For a more mainstream artistic experience than that offered by the astonishing Guggenheim gallery, the Museo de Bellas Artes in the Plaza Museo fits the bill admirably with some valuable works on display behind an unassuming façade. The museum's impressive collection spans art from the 12th to 20th century, highlights being some excellent Flemish works from between the 15th and 17th centuries. There are also works by El Greco, Goya, Gauguin, Francis Bacon, Picasso and Velazquez. To the rear of the building is a sculpture garden.

The Museo Vasco, also known as the Euskal Museoa or Basque Museum, is in the heart of the old quarter of the city, housed in a 17th century Jesuit cloister. The museum depicts Basque culture, history and ethnology, and its exhibits span a wide range of interests including: weaving, the blacksmith trade, pastoral life and maritime matters. The displays offer the chance to dip into Basque political and social life, using everything from model ships to reconstructions of rooms and gravestones.

Hordes of tourists flock to this town in Navarre, Northern Spain, in early July each year for the Running of the Bulls, officially La Fiesta del Fermin. The festival, in honour of the city's patron saint, was made world famous by Ernest Hemingway in his novel 'The Sun Also Rises', and it has become Spain's most popular attraction. A bust of Hemingway stands outside Pamplona's bullring, where the 8-day extravaganza of dancing, dashing through the streets ahead of rampaging bulls, and drinking begins. The practice of driving bulls through the centre of Pamplona started in the 19th century as the most practical way to get them to the ring, and for many years the city authorities tried to prevent the practice of running with the bulls. Aside from the festival, though, Pamplona is worth a visit any time of year, boasting lush parks, a splendid Gothic cathedral, huge citadel and quaint old quarter. Pamplona is the capital of the province of Navarre, but its roots are Basque and a large section of its population are Basque nationalists.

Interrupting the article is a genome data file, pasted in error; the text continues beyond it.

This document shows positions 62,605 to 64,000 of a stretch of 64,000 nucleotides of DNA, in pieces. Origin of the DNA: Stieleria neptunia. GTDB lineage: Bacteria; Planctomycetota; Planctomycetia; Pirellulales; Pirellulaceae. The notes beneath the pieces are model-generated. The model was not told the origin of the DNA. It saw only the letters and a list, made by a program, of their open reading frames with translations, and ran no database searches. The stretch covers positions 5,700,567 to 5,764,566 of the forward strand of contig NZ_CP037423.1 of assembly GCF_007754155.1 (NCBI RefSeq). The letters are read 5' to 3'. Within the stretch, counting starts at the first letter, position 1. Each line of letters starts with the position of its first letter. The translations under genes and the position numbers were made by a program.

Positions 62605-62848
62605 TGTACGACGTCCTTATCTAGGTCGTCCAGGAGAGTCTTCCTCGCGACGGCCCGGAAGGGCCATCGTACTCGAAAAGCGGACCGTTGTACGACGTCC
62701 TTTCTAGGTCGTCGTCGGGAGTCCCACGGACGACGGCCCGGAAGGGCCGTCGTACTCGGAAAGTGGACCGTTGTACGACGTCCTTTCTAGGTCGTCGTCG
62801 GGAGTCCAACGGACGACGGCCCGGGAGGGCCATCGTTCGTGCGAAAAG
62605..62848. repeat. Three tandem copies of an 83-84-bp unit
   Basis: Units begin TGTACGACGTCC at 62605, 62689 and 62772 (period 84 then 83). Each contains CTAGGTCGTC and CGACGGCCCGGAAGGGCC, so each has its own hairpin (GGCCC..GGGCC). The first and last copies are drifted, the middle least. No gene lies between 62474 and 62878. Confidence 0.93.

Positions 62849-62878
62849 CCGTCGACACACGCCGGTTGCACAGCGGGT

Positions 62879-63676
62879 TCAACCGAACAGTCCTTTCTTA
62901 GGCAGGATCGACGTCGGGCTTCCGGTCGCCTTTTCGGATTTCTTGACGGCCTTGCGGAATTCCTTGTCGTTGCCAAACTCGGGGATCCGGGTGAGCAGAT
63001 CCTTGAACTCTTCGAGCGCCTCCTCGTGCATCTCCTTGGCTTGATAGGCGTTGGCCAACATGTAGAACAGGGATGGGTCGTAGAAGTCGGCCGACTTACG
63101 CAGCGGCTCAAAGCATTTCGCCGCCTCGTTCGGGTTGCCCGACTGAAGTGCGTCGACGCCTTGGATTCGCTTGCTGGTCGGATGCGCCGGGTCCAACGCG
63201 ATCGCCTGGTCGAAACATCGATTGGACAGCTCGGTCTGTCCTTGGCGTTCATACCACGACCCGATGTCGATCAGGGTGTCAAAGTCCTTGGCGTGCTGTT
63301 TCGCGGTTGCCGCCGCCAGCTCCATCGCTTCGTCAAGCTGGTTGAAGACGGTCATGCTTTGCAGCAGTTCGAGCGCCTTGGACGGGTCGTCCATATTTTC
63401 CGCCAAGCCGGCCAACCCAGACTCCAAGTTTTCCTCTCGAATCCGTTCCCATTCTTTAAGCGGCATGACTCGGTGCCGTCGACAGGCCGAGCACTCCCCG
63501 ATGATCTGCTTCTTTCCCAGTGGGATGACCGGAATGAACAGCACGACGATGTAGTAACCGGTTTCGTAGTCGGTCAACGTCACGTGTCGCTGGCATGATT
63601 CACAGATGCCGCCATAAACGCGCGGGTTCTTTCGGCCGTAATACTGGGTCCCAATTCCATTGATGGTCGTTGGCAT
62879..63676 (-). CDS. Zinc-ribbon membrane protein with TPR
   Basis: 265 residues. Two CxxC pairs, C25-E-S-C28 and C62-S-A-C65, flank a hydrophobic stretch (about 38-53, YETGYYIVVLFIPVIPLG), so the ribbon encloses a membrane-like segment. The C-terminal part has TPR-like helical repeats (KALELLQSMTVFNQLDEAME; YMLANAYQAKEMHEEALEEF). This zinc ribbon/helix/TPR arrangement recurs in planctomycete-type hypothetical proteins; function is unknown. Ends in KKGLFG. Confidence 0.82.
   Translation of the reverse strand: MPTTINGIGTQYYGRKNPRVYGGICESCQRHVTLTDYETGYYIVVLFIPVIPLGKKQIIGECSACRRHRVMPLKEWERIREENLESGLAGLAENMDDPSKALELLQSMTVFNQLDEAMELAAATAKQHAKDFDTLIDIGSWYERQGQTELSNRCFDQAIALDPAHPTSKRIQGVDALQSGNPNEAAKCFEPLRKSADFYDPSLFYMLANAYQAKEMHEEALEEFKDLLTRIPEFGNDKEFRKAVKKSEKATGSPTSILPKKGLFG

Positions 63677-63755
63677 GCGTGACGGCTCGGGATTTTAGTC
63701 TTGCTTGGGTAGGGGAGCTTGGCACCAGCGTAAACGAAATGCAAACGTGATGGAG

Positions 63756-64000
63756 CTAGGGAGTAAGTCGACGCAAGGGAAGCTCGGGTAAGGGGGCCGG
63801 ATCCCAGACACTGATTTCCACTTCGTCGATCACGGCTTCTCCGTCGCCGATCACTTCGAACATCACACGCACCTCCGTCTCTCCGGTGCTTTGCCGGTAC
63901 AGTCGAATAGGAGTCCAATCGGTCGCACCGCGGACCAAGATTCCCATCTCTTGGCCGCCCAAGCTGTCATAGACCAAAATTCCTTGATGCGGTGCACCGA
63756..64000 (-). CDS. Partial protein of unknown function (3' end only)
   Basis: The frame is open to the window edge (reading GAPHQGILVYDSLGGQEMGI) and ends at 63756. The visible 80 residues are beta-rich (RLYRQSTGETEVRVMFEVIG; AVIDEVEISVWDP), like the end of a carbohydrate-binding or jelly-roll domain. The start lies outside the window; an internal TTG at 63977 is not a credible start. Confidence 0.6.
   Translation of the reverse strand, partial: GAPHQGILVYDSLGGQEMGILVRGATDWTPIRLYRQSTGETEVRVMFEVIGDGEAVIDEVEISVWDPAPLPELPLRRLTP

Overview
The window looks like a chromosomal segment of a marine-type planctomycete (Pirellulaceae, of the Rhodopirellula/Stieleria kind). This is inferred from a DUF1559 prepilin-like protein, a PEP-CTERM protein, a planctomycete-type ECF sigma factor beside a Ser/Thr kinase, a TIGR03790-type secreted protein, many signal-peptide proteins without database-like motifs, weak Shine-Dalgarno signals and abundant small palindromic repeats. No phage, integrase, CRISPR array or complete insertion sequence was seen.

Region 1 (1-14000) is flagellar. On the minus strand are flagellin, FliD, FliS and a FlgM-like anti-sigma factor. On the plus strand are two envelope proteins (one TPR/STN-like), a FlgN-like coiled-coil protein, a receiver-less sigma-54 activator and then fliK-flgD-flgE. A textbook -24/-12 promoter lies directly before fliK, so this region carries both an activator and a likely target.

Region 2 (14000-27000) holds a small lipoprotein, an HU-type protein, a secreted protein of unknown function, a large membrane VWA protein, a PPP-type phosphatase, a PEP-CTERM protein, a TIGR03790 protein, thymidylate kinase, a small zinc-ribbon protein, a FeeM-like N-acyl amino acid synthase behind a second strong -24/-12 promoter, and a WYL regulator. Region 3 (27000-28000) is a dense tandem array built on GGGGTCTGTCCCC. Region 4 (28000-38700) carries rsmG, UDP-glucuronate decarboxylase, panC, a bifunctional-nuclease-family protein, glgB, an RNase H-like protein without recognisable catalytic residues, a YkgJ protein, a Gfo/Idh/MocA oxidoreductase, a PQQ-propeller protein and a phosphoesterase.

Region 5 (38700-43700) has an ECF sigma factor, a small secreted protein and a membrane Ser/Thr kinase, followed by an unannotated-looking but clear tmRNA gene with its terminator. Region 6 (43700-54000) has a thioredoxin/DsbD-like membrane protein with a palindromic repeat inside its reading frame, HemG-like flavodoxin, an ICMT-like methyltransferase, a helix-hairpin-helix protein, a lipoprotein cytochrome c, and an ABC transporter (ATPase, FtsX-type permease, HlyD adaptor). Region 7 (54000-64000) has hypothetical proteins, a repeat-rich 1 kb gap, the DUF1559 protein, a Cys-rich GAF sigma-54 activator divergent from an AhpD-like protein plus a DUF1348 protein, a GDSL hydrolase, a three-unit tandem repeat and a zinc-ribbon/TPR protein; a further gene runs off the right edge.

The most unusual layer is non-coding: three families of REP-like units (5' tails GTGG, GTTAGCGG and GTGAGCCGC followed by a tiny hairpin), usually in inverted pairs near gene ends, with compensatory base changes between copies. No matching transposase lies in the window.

The Basque region's most popular beach, La Concha, is to be found in the genteel resort city of San Sebastian, 62 miles (100km) east of Bilbao. The town became fashionable as a summer getaway during the reign of Queen Isabel when she took to holidaying there in 1845. Today the town hums with boutiques, surf-shops and nightclubs, but the elaborate boardwalk and grandiose historic mansions lend an air of sophistication. For a spectacular view of the sea and countryside ride the funicular to the top of Monte Igueldo, or opt for the opposite side of the bay where it is possible to stroll through shady woods to the summit of Monte Urgull, topped with a statue of Jesus blessing the city. The town's Museo de San Telmo, housed in a Dominican monastery, displays some interesting prehistoric Basque artefacts, and a few dinosaur skeletons. The house where Victor Hugo once lived is in the nearby charming fishing village of Pasajes de San Juan, which can be reached by ferry from San Sebastian.

British visitors are reassured by the presence of a statue of Wellington, the 'Iron Duke', standing on the Plaza de la Virgen Blanca in the city of Vitoria-Gasteiz, 41 miles (66km) south of Bilbao. The statue commemorates Wellington's victory in battle here against Napoleon's forces. The main reason for visiting this Basque city, however, is to enjoy the impressive new contemporary art museum, and soak up some of the charm of this green urban enclave, packed with avenues and parks. There is also an old quarter, full of Renaissance palaces, most of which are now art galleries and museums. The city also has two Gothic cathedrals, one dating from the 12th century and one, modern but designed in Gothic style, still under construction.

Looking for something a bit different?  Check out our selection of cultural & adventure holidays or if you're looking to go it alone then see our selection of solo holidays.